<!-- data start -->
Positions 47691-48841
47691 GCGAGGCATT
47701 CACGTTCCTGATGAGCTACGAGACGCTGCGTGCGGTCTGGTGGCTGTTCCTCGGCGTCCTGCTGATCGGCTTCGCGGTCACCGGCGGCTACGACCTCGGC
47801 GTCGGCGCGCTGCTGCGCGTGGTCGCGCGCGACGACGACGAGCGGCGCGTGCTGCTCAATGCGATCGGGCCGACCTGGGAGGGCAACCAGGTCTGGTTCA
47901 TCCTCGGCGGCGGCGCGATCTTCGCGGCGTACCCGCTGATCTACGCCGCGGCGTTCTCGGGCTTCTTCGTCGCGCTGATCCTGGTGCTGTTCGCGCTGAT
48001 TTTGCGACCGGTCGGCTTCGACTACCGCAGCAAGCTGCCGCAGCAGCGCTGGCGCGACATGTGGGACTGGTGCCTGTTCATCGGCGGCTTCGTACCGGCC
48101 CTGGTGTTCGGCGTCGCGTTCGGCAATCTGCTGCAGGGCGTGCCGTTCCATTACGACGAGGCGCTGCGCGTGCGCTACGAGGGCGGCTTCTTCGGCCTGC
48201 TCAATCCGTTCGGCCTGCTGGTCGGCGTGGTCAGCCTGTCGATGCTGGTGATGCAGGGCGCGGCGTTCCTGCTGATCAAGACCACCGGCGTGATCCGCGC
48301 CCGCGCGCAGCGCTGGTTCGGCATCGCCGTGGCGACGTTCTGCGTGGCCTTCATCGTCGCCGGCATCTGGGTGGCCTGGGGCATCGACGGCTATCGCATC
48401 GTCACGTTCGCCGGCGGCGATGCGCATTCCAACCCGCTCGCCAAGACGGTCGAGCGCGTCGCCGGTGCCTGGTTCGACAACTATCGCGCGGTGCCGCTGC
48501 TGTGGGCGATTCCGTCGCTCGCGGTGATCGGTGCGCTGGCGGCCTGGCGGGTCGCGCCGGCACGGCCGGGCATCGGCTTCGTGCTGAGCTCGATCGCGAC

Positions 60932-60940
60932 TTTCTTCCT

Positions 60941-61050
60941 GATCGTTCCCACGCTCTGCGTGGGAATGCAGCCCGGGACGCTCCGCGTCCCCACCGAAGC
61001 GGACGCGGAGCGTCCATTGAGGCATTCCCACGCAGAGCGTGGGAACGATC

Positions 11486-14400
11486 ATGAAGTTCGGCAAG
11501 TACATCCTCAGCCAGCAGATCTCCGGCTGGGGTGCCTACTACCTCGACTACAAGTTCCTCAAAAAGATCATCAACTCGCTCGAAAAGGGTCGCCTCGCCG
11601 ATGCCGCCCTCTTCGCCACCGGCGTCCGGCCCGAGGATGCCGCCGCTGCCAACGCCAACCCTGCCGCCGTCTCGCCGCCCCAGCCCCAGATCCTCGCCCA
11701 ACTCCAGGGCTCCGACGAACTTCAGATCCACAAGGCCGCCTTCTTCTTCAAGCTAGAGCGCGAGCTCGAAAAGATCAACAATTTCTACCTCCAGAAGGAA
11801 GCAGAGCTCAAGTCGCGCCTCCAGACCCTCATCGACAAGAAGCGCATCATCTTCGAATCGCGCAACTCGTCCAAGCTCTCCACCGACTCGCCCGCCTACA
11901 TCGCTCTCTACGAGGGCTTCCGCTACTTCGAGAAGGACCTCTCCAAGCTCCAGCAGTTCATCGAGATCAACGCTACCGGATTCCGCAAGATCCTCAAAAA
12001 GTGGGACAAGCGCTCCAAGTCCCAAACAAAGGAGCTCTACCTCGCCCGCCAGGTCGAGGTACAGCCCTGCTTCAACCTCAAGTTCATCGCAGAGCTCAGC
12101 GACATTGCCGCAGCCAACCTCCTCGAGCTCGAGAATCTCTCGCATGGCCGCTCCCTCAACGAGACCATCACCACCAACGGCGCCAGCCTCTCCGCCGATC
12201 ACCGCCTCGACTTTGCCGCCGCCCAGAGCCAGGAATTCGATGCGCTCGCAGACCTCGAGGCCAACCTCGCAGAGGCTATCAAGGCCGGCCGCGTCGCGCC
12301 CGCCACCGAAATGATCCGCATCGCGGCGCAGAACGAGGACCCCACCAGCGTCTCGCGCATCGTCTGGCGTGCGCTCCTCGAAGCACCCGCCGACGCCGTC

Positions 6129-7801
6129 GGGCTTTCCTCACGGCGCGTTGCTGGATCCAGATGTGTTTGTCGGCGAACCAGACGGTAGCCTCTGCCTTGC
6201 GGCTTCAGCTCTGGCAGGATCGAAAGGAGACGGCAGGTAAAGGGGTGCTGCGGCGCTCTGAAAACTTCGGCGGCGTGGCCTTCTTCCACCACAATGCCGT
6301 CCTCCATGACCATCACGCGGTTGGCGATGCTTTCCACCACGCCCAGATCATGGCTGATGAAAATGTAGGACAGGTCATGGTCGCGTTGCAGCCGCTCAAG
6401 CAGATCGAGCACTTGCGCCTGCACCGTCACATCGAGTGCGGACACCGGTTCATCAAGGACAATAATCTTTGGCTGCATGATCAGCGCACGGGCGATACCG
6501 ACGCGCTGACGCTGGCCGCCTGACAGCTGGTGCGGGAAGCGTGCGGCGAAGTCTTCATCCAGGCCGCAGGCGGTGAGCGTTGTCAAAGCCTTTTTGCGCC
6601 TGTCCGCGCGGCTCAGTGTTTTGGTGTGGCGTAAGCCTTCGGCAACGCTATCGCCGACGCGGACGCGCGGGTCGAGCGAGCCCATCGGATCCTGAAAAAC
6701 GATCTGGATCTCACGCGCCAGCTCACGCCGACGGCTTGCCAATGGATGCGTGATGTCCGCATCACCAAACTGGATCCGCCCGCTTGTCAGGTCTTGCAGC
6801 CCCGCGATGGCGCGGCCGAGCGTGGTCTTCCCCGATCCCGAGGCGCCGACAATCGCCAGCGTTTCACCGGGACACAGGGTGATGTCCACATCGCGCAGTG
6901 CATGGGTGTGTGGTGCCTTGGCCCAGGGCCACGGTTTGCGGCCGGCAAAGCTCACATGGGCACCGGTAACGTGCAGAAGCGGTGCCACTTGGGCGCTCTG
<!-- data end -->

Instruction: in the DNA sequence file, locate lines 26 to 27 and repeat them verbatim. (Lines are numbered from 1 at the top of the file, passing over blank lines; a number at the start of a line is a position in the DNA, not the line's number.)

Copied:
12201 ACCGCCTCGACTTTGCCGCCGCCCAGAGCCAGGAATTCGATGCGCTCGCAGACCTCGAGGCCAACCTCGCAGAGGCTATCAAGGCCGGCCGCGTCGCGCC
12301 CGCCACCGAAATGATCCGCATCGCGGCGCAGAACGAGGACCCCACCAGCGTCTCGCGCATCGTCTGGCGTGCGCTCCTCGAAGCACCCGCCGACGCCGTC